Simard, S. (2022). Finding the mother tree. London: Penguin Random House.
Publications in veterinary communication skills:
(1) McDermott, M. P., Cobb, M. A., Tischler, V. A., Robbé, I .J., & Dean, R. S. (2015). Veterinarian-client communication skills: current state, relevance, and opportunities for improvement. Journal of Veterinary Medical Education, 42(4), 305-314. doi:10.3138/jvme.0115-006R
(2) McDermott, M. P., Cobb, M. A., Tischler, V. A., Robbé, I .J., & Dean, R. S. (2017). Evaluating veterinary practitioner perceptions of communication skills and training. Veterinary Record, 180(12), 305-311. doi:10.1136/vr
(3) McDermott, M. P., Cobb, M. A., Robbé, I .J., & Dean, R. S. (2020). Implications of a novel method for analyzing communication in routine veterinary patient visits for veterinary research and teaching. Journal of Veterinary Medical Education, 47(6), 709-719. doi:10.3138/jvme.1018-124r1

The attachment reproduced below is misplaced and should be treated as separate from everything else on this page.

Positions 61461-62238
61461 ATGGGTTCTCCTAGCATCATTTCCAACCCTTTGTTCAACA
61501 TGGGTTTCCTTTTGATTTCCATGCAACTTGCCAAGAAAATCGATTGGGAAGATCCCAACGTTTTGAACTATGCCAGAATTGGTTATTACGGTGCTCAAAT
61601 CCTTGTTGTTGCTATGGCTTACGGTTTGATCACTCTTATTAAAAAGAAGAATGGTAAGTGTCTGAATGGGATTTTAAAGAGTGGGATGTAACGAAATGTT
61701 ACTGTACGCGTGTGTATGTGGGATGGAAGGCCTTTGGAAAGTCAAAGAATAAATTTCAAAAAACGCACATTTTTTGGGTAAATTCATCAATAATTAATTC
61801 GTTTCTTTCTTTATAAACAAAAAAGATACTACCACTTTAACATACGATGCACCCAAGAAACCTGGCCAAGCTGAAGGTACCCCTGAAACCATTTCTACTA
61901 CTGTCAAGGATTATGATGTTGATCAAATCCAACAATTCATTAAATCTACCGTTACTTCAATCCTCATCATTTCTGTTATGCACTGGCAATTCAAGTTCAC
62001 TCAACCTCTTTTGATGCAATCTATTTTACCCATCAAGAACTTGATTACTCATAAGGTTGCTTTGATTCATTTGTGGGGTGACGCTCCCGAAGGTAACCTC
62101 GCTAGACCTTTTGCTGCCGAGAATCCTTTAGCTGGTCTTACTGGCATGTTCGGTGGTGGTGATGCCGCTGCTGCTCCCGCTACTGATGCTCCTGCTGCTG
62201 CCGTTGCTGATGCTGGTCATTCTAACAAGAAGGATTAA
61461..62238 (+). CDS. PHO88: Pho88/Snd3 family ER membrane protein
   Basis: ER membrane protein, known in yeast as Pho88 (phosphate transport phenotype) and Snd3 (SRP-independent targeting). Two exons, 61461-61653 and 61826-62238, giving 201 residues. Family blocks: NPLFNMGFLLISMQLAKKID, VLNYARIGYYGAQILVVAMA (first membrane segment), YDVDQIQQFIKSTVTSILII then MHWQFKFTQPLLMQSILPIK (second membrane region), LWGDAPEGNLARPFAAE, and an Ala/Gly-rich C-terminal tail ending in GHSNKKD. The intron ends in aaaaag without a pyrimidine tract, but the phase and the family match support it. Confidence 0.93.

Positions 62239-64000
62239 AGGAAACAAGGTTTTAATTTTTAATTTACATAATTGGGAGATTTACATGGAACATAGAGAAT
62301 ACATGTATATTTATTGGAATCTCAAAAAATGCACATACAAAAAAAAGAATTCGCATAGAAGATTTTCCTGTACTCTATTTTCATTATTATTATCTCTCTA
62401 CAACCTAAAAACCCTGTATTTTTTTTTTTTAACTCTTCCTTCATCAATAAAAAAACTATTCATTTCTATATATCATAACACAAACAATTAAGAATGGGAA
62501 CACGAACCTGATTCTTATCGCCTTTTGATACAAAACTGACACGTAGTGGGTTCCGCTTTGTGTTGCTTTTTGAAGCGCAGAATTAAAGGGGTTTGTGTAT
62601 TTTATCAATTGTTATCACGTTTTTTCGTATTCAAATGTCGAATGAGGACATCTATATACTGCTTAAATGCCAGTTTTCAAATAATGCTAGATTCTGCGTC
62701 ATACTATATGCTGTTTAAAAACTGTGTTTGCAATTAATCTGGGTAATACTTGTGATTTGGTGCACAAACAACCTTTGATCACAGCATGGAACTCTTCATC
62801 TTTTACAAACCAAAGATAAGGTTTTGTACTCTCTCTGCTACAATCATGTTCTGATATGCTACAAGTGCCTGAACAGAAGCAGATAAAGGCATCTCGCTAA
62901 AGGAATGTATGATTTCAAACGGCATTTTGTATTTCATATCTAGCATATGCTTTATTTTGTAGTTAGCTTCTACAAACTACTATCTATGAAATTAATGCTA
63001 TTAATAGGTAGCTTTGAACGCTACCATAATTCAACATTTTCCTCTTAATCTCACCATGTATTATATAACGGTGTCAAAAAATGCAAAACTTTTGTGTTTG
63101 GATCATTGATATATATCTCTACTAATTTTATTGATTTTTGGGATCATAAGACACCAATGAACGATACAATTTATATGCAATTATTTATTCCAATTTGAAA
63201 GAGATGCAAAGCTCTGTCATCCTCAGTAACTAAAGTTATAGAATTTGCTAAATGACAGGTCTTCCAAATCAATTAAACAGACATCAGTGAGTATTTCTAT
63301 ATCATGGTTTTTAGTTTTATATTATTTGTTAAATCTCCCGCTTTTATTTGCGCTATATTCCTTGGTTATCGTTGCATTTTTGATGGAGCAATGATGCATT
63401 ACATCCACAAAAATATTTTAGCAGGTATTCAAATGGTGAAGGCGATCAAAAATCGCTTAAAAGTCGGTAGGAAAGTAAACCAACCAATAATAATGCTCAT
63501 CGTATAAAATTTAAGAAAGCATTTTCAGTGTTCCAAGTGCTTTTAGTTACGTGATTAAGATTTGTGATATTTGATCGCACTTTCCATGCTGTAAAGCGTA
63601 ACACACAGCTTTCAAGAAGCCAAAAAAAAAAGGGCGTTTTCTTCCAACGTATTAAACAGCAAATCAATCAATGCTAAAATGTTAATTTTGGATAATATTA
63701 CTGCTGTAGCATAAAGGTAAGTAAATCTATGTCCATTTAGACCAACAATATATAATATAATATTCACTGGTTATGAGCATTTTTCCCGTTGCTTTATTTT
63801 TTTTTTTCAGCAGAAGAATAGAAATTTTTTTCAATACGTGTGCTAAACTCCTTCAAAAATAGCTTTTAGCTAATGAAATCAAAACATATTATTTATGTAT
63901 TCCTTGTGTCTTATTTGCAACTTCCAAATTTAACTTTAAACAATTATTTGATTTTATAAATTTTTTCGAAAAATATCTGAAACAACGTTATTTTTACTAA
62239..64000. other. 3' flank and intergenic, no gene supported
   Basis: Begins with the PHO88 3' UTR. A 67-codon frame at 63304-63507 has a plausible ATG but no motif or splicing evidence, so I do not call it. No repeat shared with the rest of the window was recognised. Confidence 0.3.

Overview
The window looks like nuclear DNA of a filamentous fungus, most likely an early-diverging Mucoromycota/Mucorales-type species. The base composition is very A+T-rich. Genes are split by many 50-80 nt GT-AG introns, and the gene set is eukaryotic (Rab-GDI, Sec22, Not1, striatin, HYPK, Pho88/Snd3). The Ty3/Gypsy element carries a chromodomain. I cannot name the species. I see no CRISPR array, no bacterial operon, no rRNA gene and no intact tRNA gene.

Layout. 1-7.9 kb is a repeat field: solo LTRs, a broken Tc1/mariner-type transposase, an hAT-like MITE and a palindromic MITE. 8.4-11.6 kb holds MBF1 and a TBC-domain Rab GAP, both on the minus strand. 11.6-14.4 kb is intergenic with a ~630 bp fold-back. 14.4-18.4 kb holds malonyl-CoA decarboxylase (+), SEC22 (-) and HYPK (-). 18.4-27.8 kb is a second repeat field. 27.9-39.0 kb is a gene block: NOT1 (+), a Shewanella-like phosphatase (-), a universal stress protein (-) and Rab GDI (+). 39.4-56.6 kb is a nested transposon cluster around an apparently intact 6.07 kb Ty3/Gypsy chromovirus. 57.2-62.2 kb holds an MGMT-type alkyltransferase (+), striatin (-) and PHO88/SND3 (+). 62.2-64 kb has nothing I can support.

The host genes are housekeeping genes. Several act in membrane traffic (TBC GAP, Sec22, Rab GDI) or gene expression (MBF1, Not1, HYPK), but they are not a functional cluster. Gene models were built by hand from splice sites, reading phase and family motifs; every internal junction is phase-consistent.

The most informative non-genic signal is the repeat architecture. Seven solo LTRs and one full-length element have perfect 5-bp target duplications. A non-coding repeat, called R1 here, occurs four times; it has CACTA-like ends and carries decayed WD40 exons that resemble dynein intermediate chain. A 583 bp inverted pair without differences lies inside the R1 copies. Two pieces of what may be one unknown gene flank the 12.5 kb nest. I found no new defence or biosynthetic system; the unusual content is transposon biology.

(4) 103997McDermott, M. P., Cobb, M. A., Robbé, I .J., & Dean, R. S. (2021). Preliminary assessment of a tool for measuring relationship-centred communication in veterinary consultations (adapted VR-COPE). MedEdPublish, 10, 134.  doi:10.15694/mep.2021.000134.1
(5) McDermott, M. P., Cobb, M. A., Robbé, I .J., & Dean, R. S. (2022). The Dolittle factor: “Talking to the animals” during veterinary consultations. Veterinary Record, 190(9), 339-384. doi:10.1002/vetr.1380
(6) Mossop, L., Gray, C., Blaxter, A., Gardiner, A., MacEachern, K., Watson, P., Whittlestone, K., &  Robbé, I. J. (2015). Communication skills training: what the vet schools are doing. Veterinary Record, 176(5), 114-117. doi:10.1136/vr.h425